We are sanctified: sanctified is to be taken largely, for a communication to us of all the benefits of redemption, as pardon, reconciliation, absolution from punishment, renovation of God’s image, and such a discharge of sin at last, as never to be guilty of it more, perfection of grace in glory.

Through the offering; the volutarily and heartily yielding it up, and presenting the blood of it to the Father within the veil in heaven to atone him, according to his own command and will, without which it would not have been accepted by him, Luke 23:46; compare John 20:15,17,18 19:28,30.

Of the body of Jesus once for all: it was that part of Christ’s person that was to die a sacrifice, and the blood of it that was to be shed for purchasing the remission of sins, as appears in the memorial of it, Luke 22:19,20; the very body of God-man, Acts 20:28. The once offering of which was eternally available to take away sin from sinners, and perfect them to glory. So that God’s end being once reached in it, it is of perpetual virtue to apply its fruits to believing penitents, and needs not any repetition.

By the which will we are sanctified,.... That is, by the sacrifice of Christ, which was willingly offered up by himself, and was according to the will of God; it was his will of purpose that Christ should be crucified and slain; and it was his will of command, that he should lay down his life for his people; and it was grateful and well pleasing to him, that his soul should be made an offering for sin; and that for this reason, because hereby the people of God are sanctified, their sins are perfectly expiated, the full pardon of them is procured, their persons are completely justified from sin, and their consciences purged from it: even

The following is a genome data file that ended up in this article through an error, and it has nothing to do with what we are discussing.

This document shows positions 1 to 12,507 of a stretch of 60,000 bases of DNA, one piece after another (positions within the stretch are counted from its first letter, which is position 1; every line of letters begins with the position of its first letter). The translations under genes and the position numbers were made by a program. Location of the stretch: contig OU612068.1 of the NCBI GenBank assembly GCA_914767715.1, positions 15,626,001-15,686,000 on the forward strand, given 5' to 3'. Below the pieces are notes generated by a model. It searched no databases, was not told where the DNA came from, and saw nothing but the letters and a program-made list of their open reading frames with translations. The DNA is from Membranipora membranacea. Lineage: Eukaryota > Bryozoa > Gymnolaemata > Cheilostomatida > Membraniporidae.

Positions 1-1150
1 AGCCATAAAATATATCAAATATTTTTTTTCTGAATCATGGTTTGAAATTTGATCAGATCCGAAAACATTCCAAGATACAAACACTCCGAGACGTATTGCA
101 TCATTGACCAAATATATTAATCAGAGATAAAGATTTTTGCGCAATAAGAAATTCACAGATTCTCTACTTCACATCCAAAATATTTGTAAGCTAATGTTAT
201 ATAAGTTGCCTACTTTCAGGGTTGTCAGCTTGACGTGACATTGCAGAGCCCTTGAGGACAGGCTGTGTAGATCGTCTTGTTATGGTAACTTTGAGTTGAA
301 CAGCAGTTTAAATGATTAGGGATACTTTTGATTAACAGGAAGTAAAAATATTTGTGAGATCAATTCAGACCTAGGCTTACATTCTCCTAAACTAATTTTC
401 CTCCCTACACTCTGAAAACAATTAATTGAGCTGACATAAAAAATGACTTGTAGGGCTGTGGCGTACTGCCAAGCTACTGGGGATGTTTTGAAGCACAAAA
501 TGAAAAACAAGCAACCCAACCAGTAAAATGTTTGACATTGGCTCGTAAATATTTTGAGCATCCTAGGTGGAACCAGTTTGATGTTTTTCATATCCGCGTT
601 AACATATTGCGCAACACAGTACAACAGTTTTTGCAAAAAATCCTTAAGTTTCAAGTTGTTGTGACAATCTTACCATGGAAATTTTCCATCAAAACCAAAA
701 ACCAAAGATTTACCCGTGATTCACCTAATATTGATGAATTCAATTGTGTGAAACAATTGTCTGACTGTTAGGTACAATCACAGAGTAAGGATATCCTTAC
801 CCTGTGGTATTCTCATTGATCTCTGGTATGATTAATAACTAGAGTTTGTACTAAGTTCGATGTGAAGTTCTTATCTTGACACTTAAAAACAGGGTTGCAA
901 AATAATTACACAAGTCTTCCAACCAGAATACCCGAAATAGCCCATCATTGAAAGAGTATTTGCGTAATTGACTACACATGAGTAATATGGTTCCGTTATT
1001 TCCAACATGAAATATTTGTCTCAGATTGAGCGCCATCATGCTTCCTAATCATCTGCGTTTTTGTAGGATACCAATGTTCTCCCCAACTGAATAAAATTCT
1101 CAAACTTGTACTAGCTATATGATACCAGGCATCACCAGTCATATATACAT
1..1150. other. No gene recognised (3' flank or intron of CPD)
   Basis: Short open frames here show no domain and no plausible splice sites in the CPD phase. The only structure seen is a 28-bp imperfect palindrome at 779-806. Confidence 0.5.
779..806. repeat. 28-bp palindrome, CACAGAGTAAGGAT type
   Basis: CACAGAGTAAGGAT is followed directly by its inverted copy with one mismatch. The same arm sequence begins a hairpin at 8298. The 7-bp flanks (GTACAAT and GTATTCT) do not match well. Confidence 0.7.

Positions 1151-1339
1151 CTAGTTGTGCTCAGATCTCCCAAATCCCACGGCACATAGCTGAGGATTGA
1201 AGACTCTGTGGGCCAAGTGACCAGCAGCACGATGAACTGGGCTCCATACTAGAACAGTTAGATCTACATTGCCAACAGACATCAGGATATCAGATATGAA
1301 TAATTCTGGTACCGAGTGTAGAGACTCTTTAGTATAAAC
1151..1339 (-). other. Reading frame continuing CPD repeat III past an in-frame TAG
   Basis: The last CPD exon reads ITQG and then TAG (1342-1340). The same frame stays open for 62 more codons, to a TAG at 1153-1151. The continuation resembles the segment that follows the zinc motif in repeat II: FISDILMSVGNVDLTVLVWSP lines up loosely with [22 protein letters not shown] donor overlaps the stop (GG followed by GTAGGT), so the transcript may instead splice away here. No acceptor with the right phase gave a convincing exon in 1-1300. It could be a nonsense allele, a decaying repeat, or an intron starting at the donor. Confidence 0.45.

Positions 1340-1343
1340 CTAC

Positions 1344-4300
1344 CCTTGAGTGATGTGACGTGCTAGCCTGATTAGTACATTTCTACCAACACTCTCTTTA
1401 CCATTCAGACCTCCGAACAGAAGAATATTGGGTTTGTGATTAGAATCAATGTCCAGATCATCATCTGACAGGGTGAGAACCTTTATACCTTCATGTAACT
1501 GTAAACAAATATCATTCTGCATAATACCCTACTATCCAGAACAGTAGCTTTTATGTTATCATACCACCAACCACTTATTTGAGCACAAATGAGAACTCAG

through the offering of the body of Jesus Christ once for all; this is said, not to the exclusion of his soul; it designs his whole human nature, and that as in union with his divine person; and is particularly mentioned, in allusion to the legal sacrifices, the bodies of slain beasts, which were types of him, and with a reference to his Father's preparation of a body for him, for this purpose, Hebrews 10:5. Moreover, his obedience to his Father's will was chiefly seen in his body; this was offered upon the cross; and his blood, which atones for sin, and cleanses from it, was shed out of it: and this oblation was "once for all"; which gives it the preference to Levitical sacrifices; destroys the Socinian notion of Christ's continual offering himself in heaven; and confutes the error of the Popish mass, or of the offering of Christ's body in it.

By the which will we are sanctified through the offering of the body of Jesus Christ once for all.
Hebrews 10:10. Ἐν ᾧ θελήματι] upon the ground of which will (more exactly: of which fulfilment of His will), and in conditioning connection with that will. What is meant is the will of God, of which the author has before spoken.

ἡγιασμένοι ἐσμέν] we (Christians) have been sanctified (delivered from sins). ἁγιάζεσθαι correlative to the notions τελειοῦσθαι, Hebrews 10:1, and καθαρίζεσθαι, Hebrews 10:2.